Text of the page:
As It Was

Classics & News: Mon-Fri • 9:30am & 1pm | News & Information: Mon-Fri • 9:57am

Colorful vignettes dedicated to the regional history of Southern Oregon and Northern California. As It Was is an all volunteer effort -- produced by Raymond Scully and narrated by Shirley Patton in partnership with writers from the Southern Oregon Historical Society.

If you have a writing background and would like to submit an As It Was essay for consideration, email your written piece to

A collection of As It Was essays is available in a high-quality paperback book at the JPR Online Store.  Each episode is also available below.

Factory equipment left over from an unprofitable Rogue Valley sugar factory in the mid-1900's ended up in the South American country of Uruguay.

The Rogue River Courier reported in June 1911 that a proud mother had just learned that her son had won a prestigious art award.  The newspaper said the New York Art Association had awarded the son, Ralph Stackpole, first prize in a contest and it presciently predicted a “brilliant career.”

In 1937, a 23-year-old native of Medford, Ore., Robert G. Emmens, joined the U.S. Army Air Corps and five years later co-piloted one of the 16 B-25 bombers in the famous Doolittle Raid on Japan during World War II.

The U.S. Congress in 1984 approved designation of the Sky Lakes Wilderness Area high in the Southern Oregon Cascades.

Lake County completed work in 1909 on a new three-story courthouse designed by architect Charles Henry Burggraf.  The main tower contained a clock and chimes built in 1908 by the McShane Bell and Foundry Co.

Discovered in the 1890's by Harvey Bowerman of Maine, the King Solomon Mine, located at the head of Matthews Creek on the South Salmon River, became one of Northern California’s major producers.

Ivan Hathaway Jones grew up in Oregon listening to his grandfather tell stories in the German style known as Munchhausen, that takes its name from the exaggerated adventures of a fictional 18th century German nobleman, Baron Munchausen.

One day during the Rogue River War of 1855-56, Henry Chapman and two of his Ashland, Ore., neighbors went hunting for hostile Indians in the nearby hills.  Instead, Chapman tangled with a grizzly bear.  His sister, Victoria Mickelson, told the Oregon Journal in 1924 how it happened.

Like many other gold rush communities in Northern California, Yreka had a substantial Chinese community complete with gaming houses, shops, washhouses, butcher shops, opium dens, a hotel, and a Joss House.  Though the Chinese faced prejudice and discrimination throughout the region, sometimes the whole community came together, particularly during the annual Chinese New Year celebration.

During the U.S. Bicentennial Year of 1976, the founder of Pioneer Village in Jacksonville, Ore., George McUne, organized a Bicentennial Applegate Trail Wagon Train to recreate a piece of Western history.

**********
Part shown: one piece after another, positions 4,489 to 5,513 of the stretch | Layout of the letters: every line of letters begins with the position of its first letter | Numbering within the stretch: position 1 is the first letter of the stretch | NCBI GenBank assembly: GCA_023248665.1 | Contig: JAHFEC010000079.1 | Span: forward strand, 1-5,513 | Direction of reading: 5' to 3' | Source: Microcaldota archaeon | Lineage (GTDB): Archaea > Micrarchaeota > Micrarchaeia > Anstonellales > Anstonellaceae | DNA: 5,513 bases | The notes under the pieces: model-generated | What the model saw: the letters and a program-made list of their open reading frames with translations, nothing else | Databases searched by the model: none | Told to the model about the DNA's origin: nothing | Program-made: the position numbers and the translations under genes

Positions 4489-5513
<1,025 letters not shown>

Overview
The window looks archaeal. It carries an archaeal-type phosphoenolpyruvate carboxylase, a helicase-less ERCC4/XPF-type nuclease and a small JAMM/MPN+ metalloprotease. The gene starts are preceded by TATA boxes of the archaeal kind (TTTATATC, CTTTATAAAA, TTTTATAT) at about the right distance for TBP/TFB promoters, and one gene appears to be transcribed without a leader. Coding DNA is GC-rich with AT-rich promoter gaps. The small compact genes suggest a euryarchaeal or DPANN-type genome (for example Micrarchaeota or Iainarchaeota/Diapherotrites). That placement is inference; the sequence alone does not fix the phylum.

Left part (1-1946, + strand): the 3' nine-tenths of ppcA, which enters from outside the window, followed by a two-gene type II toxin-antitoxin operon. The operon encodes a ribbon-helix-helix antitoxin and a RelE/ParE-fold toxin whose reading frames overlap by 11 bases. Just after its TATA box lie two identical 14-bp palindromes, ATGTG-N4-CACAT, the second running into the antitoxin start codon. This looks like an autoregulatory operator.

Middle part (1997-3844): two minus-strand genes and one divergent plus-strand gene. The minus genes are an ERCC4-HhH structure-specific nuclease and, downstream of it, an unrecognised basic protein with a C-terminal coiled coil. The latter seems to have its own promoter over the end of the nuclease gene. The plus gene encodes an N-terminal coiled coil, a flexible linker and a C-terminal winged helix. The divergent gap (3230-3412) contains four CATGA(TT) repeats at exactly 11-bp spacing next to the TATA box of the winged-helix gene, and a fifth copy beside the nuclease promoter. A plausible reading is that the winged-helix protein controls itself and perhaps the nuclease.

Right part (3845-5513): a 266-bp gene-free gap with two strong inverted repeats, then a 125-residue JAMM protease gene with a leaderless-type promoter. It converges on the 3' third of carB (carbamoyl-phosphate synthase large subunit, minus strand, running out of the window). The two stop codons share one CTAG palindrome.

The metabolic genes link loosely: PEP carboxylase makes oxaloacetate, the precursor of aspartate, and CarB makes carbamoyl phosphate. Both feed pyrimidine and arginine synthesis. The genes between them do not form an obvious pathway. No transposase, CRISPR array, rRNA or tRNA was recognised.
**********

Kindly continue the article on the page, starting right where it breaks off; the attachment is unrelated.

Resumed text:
Grants Pass was once known in Southern Oregon as The Land of the Flaming Tokay, largely through the efforts of a timber and land dealer, W.B. Sherman.

Music lovers in Medford were entertained in 1902 by an enterprising businessman, H. S. Coss, whose Piano House store offered a series of musicals featuring local men and women performing vocal selections and piano pieces.

It was a bumper huckleberry year in 1908 in the Cascade Forest Reserve just west of Southern Oregon’s  Crater Lake National Park.

In 1921, unruly sheepherders derisively known as the “wild Irishmen” led their flocks into the newly added lava beds section of the Modoc National Forest, often without permits.  The forest rangers responsible for removing the prohibited sheep did not carry firearms and relied on persuasion to get the herders to cooperate.

A small parcel of land facing California Street in Jacksonville, Ore., has played a major role in the town’s history.

Actress Edna Skinner and her friend Jean Fish retired in the 1970’s in Coos Bay, Ore, where Skinner built a 6,000-square-foot, boat-shaped house designed by Fish.  The Coos Bay newspaper, The World, has described the house as “one of the South Coast’s architectural marvels.”

For 11 years, skiers participated in the Crater Lake Wilderness Race.  Twenty-four competed in the first, 42.6-mile course in 1927 that followed the Crater Lake highway from Fort Klamath to Crater Lake Lodge and back with a 2,200-foot elevation change.

Professor Launches Rogue Valley Symphony in 1967

Jan 26, 2017

On Nov. 16, 1967, the Medford Mid High School auditorium rang with the music of Schubert, Bach, Bizet and Tchaikovsky, performed by the brand-new Rogue Valley Symphony.

Lake of the Woods Attracts Vacationers since 1920’s

Jan 25, 2017

Lake of the Woods in Klamath County, Ore., has been a popular vacation spot since the U.S. Forest Service opened a campground there in 1920.

Diaries, journals, and letters provide a glimpse into the realities of life among the early miners and settlers.  Hiram G. Ferris came West at age 24 in 1846 and settled in Yreka, Calif.  His letter home on Dec. 29, 1850, read like this: